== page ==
Biden-Harris Administration Announces Florida, Georgia, Iowa, Minnesota, Missouri and Utah to Receive Nearly $1 Billion in American Rescue Plan Funds to Increase Access to Affordable, High-Speed Internet
The Department of Treasury approved broadband projects in an additional six states under the American Rescue Plan’s Capital Projects Fund Florida, Georgia, Iowa, Minnesota, Missouri and Utah. Together, these states will use their funding to connect more than 180,000 homes and businesses to affordable, high-speed internet.
The pandemic spurred policymakers and community leaders around the country to create programs to connect those without home broadband service or computers. These programs have had an impact. New government data show sharp increases in broadband and computer adoption in the 2019-to-2021 time frame. Initiatives such as the Affordable Connectivity Program (ACP) have helped address “subscription vulnerability” for low-income households. With progress evident, it is time to extend and build on the ACP and local affordability programs.
The Federal Communications Commission released a pre-production draft of its new National Broadband Map. The map will display specific location-level information about broadband services available throughout the country – a significant step forward from the census block level data previously collected. This release of the draft map kicks off the public challenge processes that will play a critical role in improving the accuracy of the map.
Biden-Harris Administration Awards More Than $5.7 Million to Puerto Rico in ‘Internet for All’ Planning Grants
The Department of Commerce’s National Telecommunications and Information Administration (NTIA) is committing $5,781,987.00 in funding from the Infrastructure Investment and Jobs Act to Puerto Rico through the territory's first “Internet for All” grants. The grant is for deploying high-speed Internet networks and developing digital skills training programs, as well as for planning for the deployment and adoption of affordable, equitable, and reliable high-speed Internet service throughout the territory. Puerto Rico will receive $5 million to support the following:
Federal Communications Commission Chairwoman Jessica Rosenworcel will visit Isleta and Laguna Pueblos in northern New Mexico and meet with Tribal library representatives and Tribal leaders from several Pueblos and Navajo Nation, as part of agency efforts to ensure everyone, everywhere has the internet connections they need.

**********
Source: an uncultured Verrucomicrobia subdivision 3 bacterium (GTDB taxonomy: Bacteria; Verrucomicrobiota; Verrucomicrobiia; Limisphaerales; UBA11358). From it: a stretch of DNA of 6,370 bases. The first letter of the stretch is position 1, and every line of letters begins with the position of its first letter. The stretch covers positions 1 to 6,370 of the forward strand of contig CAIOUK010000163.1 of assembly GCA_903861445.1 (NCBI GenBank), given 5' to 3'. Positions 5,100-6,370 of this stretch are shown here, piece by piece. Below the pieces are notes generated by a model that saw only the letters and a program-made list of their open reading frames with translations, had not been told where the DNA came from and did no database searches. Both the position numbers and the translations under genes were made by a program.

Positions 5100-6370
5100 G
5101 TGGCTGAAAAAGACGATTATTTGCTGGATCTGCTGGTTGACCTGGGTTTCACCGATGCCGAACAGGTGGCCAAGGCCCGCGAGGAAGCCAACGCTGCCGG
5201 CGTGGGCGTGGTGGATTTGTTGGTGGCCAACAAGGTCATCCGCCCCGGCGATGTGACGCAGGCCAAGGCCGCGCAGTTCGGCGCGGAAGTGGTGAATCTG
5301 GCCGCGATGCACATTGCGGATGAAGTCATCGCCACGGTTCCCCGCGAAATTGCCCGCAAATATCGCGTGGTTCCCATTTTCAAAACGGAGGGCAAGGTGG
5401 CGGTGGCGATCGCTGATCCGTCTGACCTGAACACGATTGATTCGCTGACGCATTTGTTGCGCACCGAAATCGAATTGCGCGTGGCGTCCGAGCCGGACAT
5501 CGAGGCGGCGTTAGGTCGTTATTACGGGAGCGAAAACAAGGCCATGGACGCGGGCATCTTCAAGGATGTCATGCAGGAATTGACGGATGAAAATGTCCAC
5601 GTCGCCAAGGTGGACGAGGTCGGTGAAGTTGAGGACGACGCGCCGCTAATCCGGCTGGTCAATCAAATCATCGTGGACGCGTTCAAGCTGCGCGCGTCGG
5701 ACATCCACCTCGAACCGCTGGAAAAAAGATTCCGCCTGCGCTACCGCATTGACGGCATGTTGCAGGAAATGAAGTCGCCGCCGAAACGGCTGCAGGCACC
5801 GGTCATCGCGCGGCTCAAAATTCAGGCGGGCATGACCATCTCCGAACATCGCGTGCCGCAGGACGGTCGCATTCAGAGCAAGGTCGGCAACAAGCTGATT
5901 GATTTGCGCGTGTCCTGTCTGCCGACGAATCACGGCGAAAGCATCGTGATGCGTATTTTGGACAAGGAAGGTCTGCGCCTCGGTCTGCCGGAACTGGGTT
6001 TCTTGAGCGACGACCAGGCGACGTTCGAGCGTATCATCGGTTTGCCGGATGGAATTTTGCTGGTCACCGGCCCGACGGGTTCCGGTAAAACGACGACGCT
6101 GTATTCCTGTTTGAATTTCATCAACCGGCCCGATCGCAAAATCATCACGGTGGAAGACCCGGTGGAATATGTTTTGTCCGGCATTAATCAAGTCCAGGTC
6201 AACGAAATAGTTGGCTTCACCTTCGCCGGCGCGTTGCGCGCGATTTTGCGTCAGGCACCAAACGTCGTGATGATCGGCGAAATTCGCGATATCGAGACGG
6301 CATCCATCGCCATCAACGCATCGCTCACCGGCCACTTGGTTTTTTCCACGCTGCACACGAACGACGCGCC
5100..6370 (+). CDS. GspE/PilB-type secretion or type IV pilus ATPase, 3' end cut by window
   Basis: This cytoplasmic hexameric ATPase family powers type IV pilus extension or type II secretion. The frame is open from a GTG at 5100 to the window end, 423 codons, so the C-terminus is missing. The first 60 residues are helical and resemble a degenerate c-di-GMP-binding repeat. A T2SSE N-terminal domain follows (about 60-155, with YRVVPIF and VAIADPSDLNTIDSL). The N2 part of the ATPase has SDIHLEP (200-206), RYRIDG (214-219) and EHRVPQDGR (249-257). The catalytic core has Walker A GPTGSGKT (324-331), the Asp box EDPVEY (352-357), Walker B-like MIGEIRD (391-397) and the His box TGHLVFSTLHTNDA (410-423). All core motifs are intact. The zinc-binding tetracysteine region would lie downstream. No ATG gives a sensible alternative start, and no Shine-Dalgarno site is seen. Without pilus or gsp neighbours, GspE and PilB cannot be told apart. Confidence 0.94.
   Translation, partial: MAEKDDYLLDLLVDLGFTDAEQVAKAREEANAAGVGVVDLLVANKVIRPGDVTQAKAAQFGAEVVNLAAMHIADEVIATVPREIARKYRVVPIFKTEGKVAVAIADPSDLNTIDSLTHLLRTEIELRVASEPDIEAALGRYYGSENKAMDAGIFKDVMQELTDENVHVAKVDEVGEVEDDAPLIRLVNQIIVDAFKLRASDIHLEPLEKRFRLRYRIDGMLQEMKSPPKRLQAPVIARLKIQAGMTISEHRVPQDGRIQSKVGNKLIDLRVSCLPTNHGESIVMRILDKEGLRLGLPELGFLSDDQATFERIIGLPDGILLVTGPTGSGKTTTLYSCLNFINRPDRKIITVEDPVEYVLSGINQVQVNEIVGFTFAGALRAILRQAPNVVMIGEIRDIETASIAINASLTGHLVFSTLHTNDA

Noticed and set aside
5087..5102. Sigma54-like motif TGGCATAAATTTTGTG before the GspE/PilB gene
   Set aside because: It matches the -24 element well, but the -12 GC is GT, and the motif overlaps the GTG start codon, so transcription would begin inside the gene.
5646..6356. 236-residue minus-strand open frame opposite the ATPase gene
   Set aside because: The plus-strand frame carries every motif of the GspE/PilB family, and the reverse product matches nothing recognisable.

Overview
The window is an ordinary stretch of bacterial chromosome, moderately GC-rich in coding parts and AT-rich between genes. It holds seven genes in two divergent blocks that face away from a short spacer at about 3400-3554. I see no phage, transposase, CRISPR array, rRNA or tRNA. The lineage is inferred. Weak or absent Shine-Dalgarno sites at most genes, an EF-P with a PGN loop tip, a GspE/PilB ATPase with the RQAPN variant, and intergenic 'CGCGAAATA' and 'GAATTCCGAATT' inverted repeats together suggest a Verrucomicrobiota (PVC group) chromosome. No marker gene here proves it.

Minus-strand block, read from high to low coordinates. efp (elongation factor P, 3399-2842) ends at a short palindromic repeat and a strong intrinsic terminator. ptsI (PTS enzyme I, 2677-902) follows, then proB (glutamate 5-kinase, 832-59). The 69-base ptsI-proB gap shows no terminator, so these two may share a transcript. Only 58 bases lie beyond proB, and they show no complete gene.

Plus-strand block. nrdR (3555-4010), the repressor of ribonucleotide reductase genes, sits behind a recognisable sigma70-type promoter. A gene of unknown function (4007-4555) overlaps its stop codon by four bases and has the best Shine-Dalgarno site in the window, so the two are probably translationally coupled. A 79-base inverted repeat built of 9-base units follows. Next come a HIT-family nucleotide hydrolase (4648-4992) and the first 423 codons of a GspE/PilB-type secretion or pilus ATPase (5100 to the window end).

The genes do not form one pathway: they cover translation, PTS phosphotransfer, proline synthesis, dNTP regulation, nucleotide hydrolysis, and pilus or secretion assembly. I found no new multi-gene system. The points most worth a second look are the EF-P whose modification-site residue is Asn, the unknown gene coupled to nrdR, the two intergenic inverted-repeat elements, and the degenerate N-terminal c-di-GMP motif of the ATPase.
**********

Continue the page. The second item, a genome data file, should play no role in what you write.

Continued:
The federal government plans to invest $1.5 billion to help spur a standards-based alternative for the gear at the heart of modern cellular networks.
US Senator John Thune (R-SD) will launch a nationwide oversight effort that will review numerous broadband programs spanning several federal agencies. The primary goal of Thune’s effort is to hold these agencies accountable and ensure that previously authorized broadband funding is being used in the most efficient way possible to protect taxpayer dollars. Sen Thune seeks input on the current broadband regulatory structure from a diverse group of stakeholders, including broadband associations, public interest groups, and free market think tanks.
How much broadband will Americans get for the $75 billion that Congress committed in 2021? That’s enough money to equip an additional 17 million households with broadband, taking the US to 99 percent broadband coverage, according to a Federal Communications Commission staff paper and data from the Census Bureau.
A federal effort to map out and better understand who in America has decent internet and who does not is already getting challenged by those in the know, including the Colorado Broadband Office, which has submitted 13,000 challenges of the data. The map is just two weeks old. And the state isn’t done challenging the data collected by the Federal Communications Commission, said Brandy Reitter, executive director of the state’s broadband office. “Thirteen thousand is a lot but likely doesn’t include all missing locations,” Reitter said.